By Hilary Mare
GAPS in the provision of quality health care throughout Namibia have long been felt and call for a holistic approach in which government teams up with the private sector to close the gaps. Notably in the private sector, Supremo Medical Supplies cc has made strides to this effect and Confidente this week interviewed its owner to acquire a broader view on past, present and future exploits of the company.
Give us an understanding of who you are?
My name is Simson Shilongo, one of the owners and Executive Chairman of the Supremo Group. I was born and bred in Onambome, Okalongo, in Omusati Region. I attended Nuuyoma Secondary School and graduated from UNAM, Harvard, USA, New Jersey Institute of Technology, USA and Marjon/University of Exeter UK among others. At the moment, I am doing LLB (Honours) at UNAM. My partner Nalisa Edwin Nalisa hails from Luhonono, in the Zambezi Region. He is a graduate from UNAM and a quality assurance expert. We are all passionate about enriching lives and providing health care products of superior quality.
Tell us more about your business and how it came about?
Supremo Medical Supplies cc specialises in the services of procurement of medical equipment and consumables, logistics, supply and delivery to clients’ site and commissioning and offering warranty support. Supremo Medical Supplies is also a majority shareholder in Supremo Pharmaceuticals (Pty) Ltd, a pharmaceutical distributor and wholesaler whose manufacturing plants will be opened soon in partnership with one of the major pharmaceuticals company in the world.
Supremo Medical Supplies is the brainchild of Nalisa and I. We started operating in 2012 and ever since then, we have been going strong and I should say that with the funding from the SME Bank, the sky is the limit. Supremo came about when we identified a gap in the provision of quality health care throughout Namibia.
What would you say are the benefits of the SME Bank funding scheme?
The SME Bank has been a financial partner with Supremo Medical Supplies for the past two years and this partnership has enabled Supremo to be competitive and to grow in terms of personnel from two employees to the current seven. Additionally, the funding by the SME Bank has made it possible for us to source the best products for our clients irrespective of where in the world the product is manufactured. We represent some of the world’s best brands such as Boso, Nurel, Nulife, and Otto Bock to mention but a few because the funding by the SME Bank has made it possible.
In layman language, what are your duties in your business?
I am one of the owners of the business and my duties are really to make sure that business is done. My partner Nalisa Edwin Nalisa has also been instrumental in making sure that Supremo is a brand that is easily recognisable.
What advice would you give to entrepreneurs hoping to join this type of business?
As an entrepreneur, to succeed in this business, one has to plan ahead, be smart and resilient. Don’t allow anyone to tell you that you cannot do it either explicitly or by implications. Learn as much as possible about your business and regulations that are governing this industry. You should also be able to craft ways to deal with challenges that you may face in your business.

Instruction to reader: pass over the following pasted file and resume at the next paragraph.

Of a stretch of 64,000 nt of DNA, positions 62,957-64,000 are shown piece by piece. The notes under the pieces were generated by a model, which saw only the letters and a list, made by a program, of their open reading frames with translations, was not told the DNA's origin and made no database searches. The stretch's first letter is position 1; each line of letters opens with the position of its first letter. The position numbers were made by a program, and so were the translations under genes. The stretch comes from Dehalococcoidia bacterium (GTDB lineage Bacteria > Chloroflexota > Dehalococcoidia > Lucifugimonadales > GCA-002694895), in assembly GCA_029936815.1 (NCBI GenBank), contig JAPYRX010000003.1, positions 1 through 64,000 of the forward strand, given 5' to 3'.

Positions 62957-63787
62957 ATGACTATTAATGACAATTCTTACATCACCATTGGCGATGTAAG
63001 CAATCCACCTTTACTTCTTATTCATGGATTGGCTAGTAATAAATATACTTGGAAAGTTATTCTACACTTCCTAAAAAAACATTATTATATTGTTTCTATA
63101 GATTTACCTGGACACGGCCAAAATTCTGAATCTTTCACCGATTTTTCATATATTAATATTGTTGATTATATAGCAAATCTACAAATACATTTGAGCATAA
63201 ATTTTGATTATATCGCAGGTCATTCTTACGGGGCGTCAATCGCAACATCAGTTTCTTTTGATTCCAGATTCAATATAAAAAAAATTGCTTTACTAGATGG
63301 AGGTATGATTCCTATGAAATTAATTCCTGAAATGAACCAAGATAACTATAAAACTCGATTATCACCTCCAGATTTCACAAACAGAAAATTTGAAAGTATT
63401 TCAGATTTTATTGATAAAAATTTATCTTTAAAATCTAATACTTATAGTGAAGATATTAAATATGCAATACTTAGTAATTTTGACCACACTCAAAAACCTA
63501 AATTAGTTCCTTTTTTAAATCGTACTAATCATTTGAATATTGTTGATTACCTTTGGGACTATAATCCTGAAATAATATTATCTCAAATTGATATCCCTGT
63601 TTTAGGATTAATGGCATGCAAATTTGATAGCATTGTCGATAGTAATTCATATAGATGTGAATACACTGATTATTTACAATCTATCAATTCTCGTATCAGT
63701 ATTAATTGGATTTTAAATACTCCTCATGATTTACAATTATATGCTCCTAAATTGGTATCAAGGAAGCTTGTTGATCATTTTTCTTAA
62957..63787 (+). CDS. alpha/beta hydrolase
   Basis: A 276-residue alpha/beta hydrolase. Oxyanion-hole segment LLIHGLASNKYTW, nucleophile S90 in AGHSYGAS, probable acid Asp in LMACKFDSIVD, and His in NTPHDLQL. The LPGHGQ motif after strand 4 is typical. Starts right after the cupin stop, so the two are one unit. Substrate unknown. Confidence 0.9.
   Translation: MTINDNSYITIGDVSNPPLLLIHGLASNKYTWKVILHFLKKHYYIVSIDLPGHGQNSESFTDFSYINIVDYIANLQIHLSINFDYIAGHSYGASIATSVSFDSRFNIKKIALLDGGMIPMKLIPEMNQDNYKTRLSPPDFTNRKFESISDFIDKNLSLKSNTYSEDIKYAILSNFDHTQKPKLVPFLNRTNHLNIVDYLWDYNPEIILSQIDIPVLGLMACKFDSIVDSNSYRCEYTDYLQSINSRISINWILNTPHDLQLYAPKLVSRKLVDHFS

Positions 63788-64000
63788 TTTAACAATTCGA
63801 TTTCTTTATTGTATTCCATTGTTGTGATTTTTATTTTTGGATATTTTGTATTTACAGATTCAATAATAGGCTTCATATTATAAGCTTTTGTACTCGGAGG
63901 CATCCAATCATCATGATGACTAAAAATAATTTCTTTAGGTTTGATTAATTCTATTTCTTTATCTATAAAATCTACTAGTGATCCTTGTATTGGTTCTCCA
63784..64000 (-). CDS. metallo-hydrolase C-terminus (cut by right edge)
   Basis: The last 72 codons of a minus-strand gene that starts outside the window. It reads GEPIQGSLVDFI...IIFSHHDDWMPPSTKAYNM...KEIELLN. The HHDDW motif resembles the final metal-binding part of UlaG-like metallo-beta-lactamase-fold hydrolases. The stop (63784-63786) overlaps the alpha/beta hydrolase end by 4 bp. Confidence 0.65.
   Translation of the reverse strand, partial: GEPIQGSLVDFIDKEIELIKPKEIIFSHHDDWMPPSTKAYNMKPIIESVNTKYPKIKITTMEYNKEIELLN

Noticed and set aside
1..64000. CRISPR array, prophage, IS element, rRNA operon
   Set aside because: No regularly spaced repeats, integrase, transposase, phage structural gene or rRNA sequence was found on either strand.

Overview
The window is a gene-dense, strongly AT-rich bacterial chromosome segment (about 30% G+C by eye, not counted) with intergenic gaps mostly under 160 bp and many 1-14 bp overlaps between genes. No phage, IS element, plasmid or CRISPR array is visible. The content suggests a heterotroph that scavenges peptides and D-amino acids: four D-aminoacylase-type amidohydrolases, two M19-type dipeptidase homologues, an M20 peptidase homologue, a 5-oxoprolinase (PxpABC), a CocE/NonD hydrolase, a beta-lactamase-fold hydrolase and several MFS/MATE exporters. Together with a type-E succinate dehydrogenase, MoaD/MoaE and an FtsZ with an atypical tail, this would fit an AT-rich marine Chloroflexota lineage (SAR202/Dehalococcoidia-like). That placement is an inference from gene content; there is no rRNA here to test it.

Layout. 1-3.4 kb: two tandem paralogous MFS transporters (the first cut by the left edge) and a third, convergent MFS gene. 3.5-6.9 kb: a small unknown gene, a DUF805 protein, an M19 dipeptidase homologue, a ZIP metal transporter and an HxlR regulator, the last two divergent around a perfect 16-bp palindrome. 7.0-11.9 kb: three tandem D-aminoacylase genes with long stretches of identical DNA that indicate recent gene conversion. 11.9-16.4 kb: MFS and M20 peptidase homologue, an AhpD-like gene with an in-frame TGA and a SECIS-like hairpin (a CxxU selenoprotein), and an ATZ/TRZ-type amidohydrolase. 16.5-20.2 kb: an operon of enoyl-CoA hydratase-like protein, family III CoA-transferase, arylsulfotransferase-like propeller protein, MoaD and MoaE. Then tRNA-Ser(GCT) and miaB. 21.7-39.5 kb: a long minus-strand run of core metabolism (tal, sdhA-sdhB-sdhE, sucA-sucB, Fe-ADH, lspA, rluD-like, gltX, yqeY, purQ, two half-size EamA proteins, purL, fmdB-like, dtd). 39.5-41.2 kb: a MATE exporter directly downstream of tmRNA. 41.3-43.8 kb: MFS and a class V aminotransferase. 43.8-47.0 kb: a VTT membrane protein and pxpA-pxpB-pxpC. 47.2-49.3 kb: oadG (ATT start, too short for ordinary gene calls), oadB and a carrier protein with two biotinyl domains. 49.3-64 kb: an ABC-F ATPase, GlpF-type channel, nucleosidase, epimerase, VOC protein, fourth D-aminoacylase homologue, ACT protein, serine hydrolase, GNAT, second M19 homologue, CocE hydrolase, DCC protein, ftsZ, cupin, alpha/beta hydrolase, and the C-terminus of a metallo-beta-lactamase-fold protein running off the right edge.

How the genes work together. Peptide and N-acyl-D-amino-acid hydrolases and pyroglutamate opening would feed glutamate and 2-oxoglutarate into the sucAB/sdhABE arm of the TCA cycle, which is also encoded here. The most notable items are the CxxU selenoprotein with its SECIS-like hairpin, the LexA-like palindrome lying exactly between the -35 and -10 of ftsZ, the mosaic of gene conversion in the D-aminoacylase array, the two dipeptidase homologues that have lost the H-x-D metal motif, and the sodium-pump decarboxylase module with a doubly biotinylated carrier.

What challenges do you face in your business and in your quest to achieve your short and long term goals?
One of our biggest challenges is competing with bigger or well established companies that have been in the industry for many years. Another challenge is the unwillingness by clients to commit to a long term supply contract with an SME company such as ours. However, one should just be resilient and demonstrate to the client that you know your product and will always have products available when they are needed.
How do you view your business growth since inception?
Our business has grown exponentially since 2012 mainly because of the dedication of our staff and funding for the projects by the SME Bank. We now have our own building that we have fully paid for and a fleet of delivery vehicles to make sure the goods are delivered to our clients on time.
Do you think the medical industry is competitive in Namibia?
The medical industry is only competitive in terms of the number of companies that submit bids when a tender is advertised, but not in terms of offering continuous sustainable quality services. This is where we set ourselves apart from the rest of our peers.
What are your future plans?
We import all our products from other countries and the sustainability of import is not predictable. We would like to grow the Supremo brand beyond the borders of Namibia. Our plan is to start a medical devices manufacturing plant in order to contribute to Vision 2030.
What is your view on the Namibian climate with regards to business?
The business climate is stable and as people’s standards of living improve, we expect the business to grow in an upward direction.
What do you do in your leisure and social time?
I hardly have leisure time but when I get the chance, I go to the gym and do a bit of travelling with my wife to exotic places such as Swakopmund, Rundu and Okalongo.
What is your source of inspiration?
Knowing that the products we supply are saving lives is the reason we make sure that we offer a ‘supremo’ service to all our clients. On a very personal note, my two kids inspire me every day to do better. They know things that I am sure I did not know when I was their age.
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